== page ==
Won Oscar for 'Close Encounters'
Sound designer and sound effects editor Frank Edward Warner, who won an Oscar for his sound editing work on “Close Encounters of the Third Kind,” died of natural causes in Sedona, Ariz., on Aug. 31. He was 85.
Born in Los Angeles, Warner originally planned to be an architect but WWII intervened. As a U.S. Marine, he was sent to China, where he worked for Armed Forces Radio. Later, in Los Angeles, he began his show business career by working at CBS Network Radio. He then moved on to television and film editing in 1952 at 20th Century Fox. In 1954, he went into independent television and feature films beginning with eight years at “Dragnet.”
Warner said that “sound is like music that gives us the emotion that the writer intended.” In 1966, while working with Stanley Kubrick on the film “Spartacus,” he realized that film was truly an art form and that sound effects made a definite contribution. “One of my best notes within my compositions was the absence of sound, which was very dramatic,” he said. “I accomplished more with silence than with actual sound. The greatest compliment I received about my work was when someone, after viewing a film, asked me what I did. It was so natural that the person was not even aware of the sound effects.”
In 1967 he drew his first credit as supervising sound editor on director John Boorman’s “Hell in the Pacific.” He went on to work on more than 60 films including “Little Big Man,” “Kotch,” “Harold and Maude,” “Save the Tiger,” “Shampoo,” “Paper Moon,” “Roxanne,” “Billy Jack,” “King of Comedy,” “Barbarosa,” “Jonathan Livingston Seagull,” “Taxi Driver,” “Being There,” “Rocky II,” “Rocky III,” “Rocky IV,” “Breathless,” “Coming Home,” “Over the Top,” “Falling in Love,” “Raging Bull” and “Everybody’s All American.”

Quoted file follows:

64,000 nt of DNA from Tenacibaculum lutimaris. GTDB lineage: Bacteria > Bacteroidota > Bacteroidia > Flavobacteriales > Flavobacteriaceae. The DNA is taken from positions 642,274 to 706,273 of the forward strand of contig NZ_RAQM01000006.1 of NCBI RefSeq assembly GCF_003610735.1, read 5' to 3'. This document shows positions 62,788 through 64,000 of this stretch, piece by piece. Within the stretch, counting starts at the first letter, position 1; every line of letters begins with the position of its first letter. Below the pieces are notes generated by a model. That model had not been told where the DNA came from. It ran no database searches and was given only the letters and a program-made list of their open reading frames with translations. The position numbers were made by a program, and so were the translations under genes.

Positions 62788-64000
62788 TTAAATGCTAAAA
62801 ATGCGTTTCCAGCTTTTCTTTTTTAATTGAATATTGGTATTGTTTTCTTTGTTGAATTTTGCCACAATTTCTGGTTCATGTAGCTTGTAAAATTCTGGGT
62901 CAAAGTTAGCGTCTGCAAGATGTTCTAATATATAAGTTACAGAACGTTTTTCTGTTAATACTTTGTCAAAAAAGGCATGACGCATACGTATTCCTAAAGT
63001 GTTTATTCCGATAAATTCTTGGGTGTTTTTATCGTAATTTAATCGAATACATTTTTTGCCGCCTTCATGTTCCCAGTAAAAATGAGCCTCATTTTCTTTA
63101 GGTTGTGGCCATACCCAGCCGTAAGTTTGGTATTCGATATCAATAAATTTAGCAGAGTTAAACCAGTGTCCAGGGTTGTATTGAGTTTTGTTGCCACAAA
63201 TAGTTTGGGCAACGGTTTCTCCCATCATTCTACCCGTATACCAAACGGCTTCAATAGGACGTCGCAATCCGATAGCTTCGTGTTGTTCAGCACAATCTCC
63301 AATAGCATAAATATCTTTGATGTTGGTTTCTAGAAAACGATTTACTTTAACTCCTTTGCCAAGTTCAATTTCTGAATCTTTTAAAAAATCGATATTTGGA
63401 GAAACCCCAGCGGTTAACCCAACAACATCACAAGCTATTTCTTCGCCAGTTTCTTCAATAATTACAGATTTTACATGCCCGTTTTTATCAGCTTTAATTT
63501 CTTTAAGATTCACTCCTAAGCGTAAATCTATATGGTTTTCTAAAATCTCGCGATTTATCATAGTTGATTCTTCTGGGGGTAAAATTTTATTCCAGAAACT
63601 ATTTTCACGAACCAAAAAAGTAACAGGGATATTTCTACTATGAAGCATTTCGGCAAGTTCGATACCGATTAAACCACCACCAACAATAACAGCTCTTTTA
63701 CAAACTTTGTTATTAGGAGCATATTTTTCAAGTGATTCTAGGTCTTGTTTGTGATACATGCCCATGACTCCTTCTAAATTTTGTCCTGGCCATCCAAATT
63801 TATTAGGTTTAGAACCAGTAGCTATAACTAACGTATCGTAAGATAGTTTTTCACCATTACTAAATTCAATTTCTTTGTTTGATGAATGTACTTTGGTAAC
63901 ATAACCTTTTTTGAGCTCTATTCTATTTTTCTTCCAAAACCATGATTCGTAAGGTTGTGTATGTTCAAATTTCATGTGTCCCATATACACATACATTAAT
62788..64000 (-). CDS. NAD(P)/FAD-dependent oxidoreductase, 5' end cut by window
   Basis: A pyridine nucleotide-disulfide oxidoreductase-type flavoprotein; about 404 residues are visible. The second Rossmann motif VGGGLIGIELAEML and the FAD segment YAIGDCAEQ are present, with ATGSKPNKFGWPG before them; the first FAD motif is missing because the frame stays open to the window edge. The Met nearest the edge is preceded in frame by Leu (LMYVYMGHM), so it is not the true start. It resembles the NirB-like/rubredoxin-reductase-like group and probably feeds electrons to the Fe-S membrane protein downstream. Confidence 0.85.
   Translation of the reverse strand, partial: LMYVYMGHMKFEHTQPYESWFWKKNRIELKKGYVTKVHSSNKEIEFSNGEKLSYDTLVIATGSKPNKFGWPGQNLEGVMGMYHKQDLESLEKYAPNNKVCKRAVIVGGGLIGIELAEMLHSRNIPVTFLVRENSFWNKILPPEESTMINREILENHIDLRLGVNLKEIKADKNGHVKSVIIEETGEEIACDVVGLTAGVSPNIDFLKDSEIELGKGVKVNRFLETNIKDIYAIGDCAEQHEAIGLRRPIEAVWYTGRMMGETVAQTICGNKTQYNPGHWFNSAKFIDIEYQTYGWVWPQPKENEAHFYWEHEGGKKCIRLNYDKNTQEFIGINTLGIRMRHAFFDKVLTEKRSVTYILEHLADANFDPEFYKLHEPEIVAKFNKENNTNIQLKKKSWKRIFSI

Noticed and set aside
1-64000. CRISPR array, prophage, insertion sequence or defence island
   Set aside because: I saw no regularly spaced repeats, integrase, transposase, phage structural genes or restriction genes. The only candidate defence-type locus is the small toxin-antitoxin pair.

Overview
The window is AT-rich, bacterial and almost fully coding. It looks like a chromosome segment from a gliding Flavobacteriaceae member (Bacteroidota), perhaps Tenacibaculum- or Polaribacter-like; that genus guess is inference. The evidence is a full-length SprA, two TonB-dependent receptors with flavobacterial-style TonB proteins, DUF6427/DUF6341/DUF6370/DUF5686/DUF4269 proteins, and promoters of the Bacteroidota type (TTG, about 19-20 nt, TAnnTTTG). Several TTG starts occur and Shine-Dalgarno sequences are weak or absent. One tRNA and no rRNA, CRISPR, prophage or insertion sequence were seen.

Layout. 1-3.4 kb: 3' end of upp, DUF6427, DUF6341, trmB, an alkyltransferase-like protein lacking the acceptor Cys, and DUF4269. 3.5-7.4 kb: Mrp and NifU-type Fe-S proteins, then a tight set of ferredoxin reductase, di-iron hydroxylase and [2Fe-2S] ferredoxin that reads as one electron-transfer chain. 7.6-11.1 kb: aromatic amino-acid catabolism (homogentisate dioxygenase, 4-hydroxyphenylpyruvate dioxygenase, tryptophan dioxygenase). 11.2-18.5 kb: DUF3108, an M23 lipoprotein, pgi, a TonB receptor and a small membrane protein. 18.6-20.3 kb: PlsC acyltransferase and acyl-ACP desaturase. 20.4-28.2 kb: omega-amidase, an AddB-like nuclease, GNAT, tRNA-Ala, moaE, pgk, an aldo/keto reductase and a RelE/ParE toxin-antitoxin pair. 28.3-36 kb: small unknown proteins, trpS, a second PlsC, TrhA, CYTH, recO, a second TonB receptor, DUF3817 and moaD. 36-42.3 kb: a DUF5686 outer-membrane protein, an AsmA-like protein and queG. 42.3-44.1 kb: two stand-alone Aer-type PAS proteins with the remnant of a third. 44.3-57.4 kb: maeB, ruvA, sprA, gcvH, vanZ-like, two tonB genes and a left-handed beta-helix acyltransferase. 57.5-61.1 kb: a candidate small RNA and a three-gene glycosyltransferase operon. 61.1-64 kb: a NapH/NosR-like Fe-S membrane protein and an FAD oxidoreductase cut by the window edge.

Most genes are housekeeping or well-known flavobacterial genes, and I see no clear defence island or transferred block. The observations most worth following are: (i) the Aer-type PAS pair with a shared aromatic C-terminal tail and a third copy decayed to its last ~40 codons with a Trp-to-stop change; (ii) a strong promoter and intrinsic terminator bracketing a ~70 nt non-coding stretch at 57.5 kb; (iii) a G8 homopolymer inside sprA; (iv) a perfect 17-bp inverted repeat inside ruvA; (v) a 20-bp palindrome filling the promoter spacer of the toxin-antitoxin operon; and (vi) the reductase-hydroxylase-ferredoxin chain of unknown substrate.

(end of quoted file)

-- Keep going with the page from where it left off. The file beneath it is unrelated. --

In 1978, Warner received an Academy Award for the sound effects on Steven Spielberg’s “Close Encounters of the Third Kind.”
He said, “For the Mother Ship sound, I made up 31 different sounds including haybalers (slowed and reversed), trucks, trains, mosquitoes, metal and wood twists, squadrons of planes, etc. All were treated to remove their source and to move this tremendous image of a big, heavy living but harmless mass.” Warner not only had to create the sound of the mother ship but also sounds appropriate for the emotions for the extraterrestrial creatures.
Hal Bartlett, director of “Jonathan Livingston Seagull,” said of Warner’s work, “We had no sound tracks at all. Starting with literally nothing, Warner created an unforgettable symphony of sound. The smallest water drop, the subtlest rustle of a leaf, were not too much. He built sounds no one has ever heard of before. A seagull diving at high speed. A seagull walking in the snow.”
Warner’s sound library consisted of a million and a half feet of sounds, catalogued and cross-indexed.
In 1988 he won a lifetime achievement award from the Motion Picture Sound Editors
He retired in 1989 and moved to Sedona, where he became involved with the Sedona Film Festival. He formed workshops for the festival and tapped his Hollywood contacts to present panel discussions with some top film industry talents. His hope was to reach out to student filmmakers.
He is survived by his wife, Theodosia Greene; a son, film editor Mark Warner, and a daughter, Leanne Warner Domnitz; and three grandchildren. He was predeceased by his first wife, Lann Warner.
Donations may be made to the Alzheimer’s Assn. at alz.org. or to the Lewy Body Dementia Assn. at lbda.org.